Cost of building a home rises 10pc
The cost of building homes in Canterbury has risen nearly 10 per cent in the year to September 30, inflation figures show.
A Canterbury builder has put the extra cost down to rising health and safety costs onsite and stronger foundation requirements on technical category 1, 2 and 3 land in Christchurch.
Statistics New Zealand today said inflation had hit a 13-year low of 0.8 per cent in the year to September 30.
The consumer price index, a measure of inflation, rose 0.3 per cent in the September quarter.
Westpac economists said housing-related inflation was starting to accelerate.
Nationally, the cost of building a house was up 3 per cent in the 12 months to September 30 and 1 per cent in the quarter.
In Canterbury, the increase in building costs was 9.6 per cent over the past year and 3.4 per cent for the quarter.
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Brent Mettrick, managing director of construction firm Stonewood Homes, said he was not surprised at the higher building inflation figures.
Foundation costs had risen across all technical land categories in Christchurch because of the requirements for stronger foundations for new homes.
''For example, in the [original] building code you could have built your slab without steel in it,'' he said.
''It's now not only got normal steel, it's got ductile steel. That's a standard building code change which is quite acceptable, but there is an impact cost to this.''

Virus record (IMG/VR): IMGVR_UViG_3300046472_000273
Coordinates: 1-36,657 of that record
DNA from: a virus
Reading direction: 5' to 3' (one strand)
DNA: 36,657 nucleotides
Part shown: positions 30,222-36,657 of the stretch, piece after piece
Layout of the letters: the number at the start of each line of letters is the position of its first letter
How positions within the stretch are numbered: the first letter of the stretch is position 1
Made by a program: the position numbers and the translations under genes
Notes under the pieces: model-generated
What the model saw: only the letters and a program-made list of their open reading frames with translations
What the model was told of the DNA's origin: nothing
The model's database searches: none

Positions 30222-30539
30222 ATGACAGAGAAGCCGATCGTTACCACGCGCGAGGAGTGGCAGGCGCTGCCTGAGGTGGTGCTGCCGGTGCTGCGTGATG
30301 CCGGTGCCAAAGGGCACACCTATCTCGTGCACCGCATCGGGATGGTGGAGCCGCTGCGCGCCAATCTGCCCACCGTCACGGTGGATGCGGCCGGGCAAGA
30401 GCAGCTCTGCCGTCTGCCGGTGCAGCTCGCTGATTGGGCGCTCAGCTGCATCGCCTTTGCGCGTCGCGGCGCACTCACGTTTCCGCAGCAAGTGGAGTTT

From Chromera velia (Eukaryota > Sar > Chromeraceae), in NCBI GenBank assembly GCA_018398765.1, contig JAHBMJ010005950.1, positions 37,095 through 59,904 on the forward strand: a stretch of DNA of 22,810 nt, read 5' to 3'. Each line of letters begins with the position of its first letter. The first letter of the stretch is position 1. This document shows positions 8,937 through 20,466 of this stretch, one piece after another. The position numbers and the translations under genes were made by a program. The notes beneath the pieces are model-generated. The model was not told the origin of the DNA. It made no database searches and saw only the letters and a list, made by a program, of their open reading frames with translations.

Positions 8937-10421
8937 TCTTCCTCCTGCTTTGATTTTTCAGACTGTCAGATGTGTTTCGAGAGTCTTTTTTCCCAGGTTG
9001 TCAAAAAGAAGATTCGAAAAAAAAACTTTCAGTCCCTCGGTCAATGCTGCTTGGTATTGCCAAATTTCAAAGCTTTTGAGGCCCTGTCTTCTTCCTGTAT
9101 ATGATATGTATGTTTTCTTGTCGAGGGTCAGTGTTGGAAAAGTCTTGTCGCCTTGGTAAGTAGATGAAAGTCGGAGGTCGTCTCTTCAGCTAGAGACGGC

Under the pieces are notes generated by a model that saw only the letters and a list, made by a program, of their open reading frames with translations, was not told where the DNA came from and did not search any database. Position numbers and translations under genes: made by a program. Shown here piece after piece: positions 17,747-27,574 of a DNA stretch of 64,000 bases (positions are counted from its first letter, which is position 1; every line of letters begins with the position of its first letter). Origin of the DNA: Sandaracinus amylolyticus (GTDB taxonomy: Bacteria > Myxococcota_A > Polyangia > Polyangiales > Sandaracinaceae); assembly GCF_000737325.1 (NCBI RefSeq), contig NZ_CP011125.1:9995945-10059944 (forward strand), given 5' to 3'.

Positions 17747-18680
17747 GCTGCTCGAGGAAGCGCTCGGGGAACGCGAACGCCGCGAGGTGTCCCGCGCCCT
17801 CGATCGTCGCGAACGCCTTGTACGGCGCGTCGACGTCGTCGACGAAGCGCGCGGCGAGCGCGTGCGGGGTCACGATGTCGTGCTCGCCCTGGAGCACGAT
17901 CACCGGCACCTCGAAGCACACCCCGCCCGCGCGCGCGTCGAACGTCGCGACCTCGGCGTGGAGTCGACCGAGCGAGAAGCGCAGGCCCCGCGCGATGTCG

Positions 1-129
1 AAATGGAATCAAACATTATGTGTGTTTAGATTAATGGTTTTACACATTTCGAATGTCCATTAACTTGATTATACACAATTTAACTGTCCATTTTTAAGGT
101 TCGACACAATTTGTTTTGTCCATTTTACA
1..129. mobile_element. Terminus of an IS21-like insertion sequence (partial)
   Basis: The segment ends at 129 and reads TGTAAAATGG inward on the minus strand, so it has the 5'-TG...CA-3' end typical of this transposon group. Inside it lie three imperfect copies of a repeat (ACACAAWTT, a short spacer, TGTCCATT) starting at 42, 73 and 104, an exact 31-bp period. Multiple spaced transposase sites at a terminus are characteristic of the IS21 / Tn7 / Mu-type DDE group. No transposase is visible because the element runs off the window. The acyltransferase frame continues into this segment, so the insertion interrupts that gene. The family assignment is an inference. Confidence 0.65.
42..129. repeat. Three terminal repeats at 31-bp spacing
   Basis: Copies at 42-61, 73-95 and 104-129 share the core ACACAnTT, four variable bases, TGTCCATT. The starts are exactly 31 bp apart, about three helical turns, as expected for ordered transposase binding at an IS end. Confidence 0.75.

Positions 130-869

There were higher compliance requirements for health and safety at building sites, he said.
There was more fencing required, as well a protective scaffolding ring around a house and mesh netting on top of a house frame to protect builders as roof trusses were put in place.
"For example, now I would say at least $2000 to $3000 in the last six months would be attributable to every house's [total costs] due to health and safety requirements,'' he said.
"It's a combination of things. There are site fences that never used to happen, there's edge protection around the base of the fascia, so around the complete dwelling. Fall of height used to be limited to three metres, but now the assumption is there can be injury from a fall from height.''
Statistics New Zealand said that in terms of annual inflation, national insurance prices increased 7.1 per cent for the year to September 30, which was the largest since a 7.4 per cent increase for the year to June 30, 2009.
- The Press